During the 1970s, cinemas were numerous in the Kingdom and were not considered a deviation from religious norms, although they were pressured from tribal norms. It was only during the Islamic revival movement in the 1980s that Islamic Ulams's teaching influenced the government's Cinema policy. Public theaters and cinemas were prohibited as several Saudi ulama(expertise in Islamic studies) deemed those institutions to be incompatible with Islam. However, lately (as of 2009), a reform is being undertaken in the country, in which several cinemas and movies had been shown under serious objections raised by several Saudi groups. An IMAX theatre is also available, and in private compounds such as Dhahran and Ras Tanura public theaters can be found, but they are often more popular for local music, arts and theatre productions, rather than the exhibition of motion pictures. DVDs, including American and British movies, are legal and widely available.
Some Saudi novelists have had their books published in Beirut, Lebanon, because of censorship in Saudi Arabia. Despite signs of increasing openness, Saudi novelists and artists in film, theatre, and the visual arts face greater restrictions on their freedom of expression than in the West. Contemporary Saudi novelists include:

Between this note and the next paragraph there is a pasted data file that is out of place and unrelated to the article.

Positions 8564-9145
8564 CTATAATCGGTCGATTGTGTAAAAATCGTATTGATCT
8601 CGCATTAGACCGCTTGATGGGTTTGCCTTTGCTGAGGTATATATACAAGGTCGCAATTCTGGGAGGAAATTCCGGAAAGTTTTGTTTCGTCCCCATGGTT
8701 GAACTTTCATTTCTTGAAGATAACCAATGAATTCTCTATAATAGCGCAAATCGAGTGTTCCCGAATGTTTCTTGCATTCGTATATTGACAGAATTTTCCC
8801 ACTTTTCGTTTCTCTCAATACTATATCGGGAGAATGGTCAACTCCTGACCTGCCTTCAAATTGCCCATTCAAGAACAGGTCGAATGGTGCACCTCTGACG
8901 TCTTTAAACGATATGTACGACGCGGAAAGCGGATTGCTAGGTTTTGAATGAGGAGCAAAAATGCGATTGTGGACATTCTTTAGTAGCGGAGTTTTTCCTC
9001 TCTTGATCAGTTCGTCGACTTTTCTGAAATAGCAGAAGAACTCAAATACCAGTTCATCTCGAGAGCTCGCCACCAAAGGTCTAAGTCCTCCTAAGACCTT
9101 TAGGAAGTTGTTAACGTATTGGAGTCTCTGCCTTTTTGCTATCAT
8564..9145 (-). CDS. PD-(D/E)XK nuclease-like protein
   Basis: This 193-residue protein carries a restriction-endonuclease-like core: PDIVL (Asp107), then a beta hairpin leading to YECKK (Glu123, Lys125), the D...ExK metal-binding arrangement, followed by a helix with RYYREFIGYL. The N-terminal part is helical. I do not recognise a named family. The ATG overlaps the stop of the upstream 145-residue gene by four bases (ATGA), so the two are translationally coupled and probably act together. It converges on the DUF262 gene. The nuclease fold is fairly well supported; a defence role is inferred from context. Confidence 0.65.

- Abdul Rahman Munif (exiled, now deceased)
- Yousef Al-Mohaimeed
- Rajaa al-Sanea
- Abdu Khal
- Turki al-Hamad (subject of a fatwā and death threats)
- Ali al-Domaini
- Ahmed Abodehman (now writes in French)
Women in Saudi society
Gender roles in Saudi society originate from Sharia (Islamic law) and tribal culture. Women's social and legal position in Saudi Arabia differs substantially from that of men. For example, all women, regardless of age, are required to have a male guardian. The World Economic Forum 2010 Global Gender Gap Report ranked Saudi Arabia 129th out of 134 countries for gender parity. It was the only country to score a zero in the category of political empowerment.
Leading Saudi feminist and journalist, Wajeha al-Huwaider, has said "Saudi women are weak, no matter how high their status, even the 'pampered' ones among them, because they have no law to protect them from attack by anyone. The oppression of women and the effacement of their selfhood is a flaw affecting most homes in Saudi Arabia." Although many Saudis would like more freedom in Saudi Arabia, there is evidence that many women do not want radical change. Even many advocates of reform reject foreign critics, for "failing to understand the uniqueness of Saudi society."